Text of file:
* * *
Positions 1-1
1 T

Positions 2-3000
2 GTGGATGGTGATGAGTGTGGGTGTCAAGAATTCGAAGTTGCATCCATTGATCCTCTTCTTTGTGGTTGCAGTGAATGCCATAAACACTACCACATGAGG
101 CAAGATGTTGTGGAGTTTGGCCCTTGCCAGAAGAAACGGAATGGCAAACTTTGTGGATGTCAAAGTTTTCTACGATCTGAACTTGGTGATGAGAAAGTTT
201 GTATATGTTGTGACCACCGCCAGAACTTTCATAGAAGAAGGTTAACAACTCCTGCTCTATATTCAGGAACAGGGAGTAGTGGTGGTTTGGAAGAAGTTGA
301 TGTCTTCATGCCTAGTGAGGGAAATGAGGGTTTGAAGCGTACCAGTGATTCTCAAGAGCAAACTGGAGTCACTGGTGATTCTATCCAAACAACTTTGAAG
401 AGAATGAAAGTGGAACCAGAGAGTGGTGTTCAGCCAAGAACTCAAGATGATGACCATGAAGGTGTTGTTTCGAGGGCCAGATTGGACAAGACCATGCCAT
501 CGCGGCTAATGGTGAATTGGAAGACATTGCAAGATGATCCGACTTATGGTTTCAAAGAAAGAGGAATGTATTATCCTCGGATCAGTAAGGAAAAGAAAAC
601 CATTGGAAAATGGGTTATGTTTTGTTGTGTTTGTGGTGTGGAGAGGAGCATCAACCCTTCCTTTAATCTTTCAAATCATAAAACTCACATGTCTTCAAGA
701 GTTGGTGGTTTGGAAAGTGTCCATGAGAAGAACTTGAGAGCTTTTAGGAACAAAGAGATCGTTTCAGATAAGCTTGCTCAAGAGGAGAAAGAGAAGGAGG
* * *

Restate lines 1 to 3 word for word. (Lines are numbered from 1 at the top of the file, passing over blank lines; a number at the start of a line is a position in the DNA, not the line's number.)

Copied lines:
Positions 1-1
1 T

Positions 2-3000